Thursday, December 28, 2017

Passengers on Saudi Airlines flight escapes narrowly, as pilot averts major accident in Lucknow airport

New Delhi: A pilot of Saudi Airlines flight today averted a major accident by applying emergency brakes at the Lucknow airport. According to an airport official, the nose wheel of the airline –number SV895– developed a technical snag during the take-off. The aircraft, carrying 300 passengers, was scheduled for Riyadh. The aircraft developed the technical problem on the runway, as a result of which, the runway was blocked and all arrivals and departures had to be rescheduled, the official added said. The arrivals of six flights from various airports were diverted to IGI airport Delhi, while three scheduled departures were held up.

Earlier in November, a small aircraft was crashed during take-off in north-west Nepal’s mountainous Humla district, injuring at least 16 people, including thirteen police personnel who were on election duty. The accident at Simikot Airport happened when the aircraft of Tara Air, flying to Surkhet, attempted to take-off from the runway but failed after its tyre burst, police chief AIG Rana Bahadur Chand had said. The accident took place at around 9 am. The 9N-ABM aircraft was hurtling down the runway for take-off when the tyre burst. The aircraft finally came to rest at the northern part of the runway. The front part of the aircraft had suffered severe damages, Chand said.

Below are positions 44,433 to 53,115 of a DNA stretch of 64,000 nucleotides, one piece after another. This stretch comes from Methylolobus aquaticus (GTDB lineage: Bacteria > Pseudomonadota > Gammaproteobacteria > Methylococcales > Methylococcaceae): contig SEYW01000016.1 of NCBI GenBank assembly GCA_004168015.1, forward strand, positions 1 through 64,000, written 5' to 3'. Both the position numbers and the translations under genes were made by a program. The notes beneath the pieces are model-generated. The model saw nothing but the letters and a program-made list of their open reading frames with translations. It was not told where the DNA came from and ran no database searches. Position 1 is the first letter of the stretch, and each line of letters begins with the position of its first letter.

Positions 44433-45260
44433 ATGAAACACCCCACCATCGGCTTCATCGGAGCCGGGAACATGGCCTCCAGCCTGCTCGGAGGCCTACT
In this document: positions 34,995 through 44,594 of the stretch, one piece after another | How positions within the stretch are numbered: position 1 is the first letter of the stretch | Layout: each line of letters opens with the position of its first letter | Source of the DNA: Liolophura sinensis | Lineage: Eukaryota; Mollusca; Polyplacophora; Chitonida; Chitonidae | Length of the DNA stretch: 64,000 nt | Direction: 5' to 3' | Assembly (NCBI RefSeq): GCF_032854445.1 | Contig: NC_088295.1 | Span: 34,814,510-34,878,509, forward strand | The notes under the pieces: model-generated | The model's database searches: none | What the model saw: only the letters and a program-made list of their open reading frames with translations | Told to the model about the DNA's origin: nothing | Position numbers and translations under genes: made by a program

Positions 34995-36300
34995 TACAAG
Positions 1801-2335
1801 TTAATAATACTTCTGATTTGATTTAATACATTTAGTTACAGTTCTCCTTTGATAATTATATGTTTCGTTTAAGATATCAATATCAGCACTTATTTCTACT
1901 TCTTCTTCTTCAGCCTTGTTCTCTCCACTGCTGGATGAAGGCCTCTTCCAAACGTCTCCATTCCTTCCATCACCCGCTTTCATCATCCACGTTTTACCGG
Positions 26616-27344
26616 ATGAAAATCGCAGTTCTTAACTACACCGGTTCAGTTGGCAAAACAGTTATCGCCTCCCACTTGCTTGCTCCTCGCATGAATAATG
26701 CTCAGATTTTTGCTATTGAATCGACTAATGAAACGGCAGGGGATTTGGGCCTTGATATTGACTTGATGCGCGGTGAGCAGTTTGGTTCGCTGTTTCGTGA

Last year, a mid-air mishap was averted after an automatically generated warning alerted the pilots of two Air India planes which came dangerously close to each other allegedly due to a mistake from the air traffic controller. The incidentally apparently occurred due to the mixing up of call signs, assigned to the two flights –AI 142 (Paris-Delhi) and AI 154 (Vienna-Delhi)– by the Air Traffic Controller (ATC), sources said, adding the aircraft were just 700 feet apart when the vertical separation should be 1,000 feet. The controller has been taken off duty and the aviation authorities have initiated a probe to ascertain the exact cause of the incident, they had added. “The two Air India aircraft were in approach control at that time and were to land in Delhi. However, the ATC mistook the call sign of one aircraft for another, leading to the breach of separation,” the source had said.

The pilots are supposed to ensure a vertical separation of 1,000 feet between the two aircraft at a flight level of 29,000 feet. A call sign is the airline code and the flight number. During communications between the ATC and the pilot onboard a flight, phonetic versions for alphabets are used worldwide.
27/12/17 Financial Express

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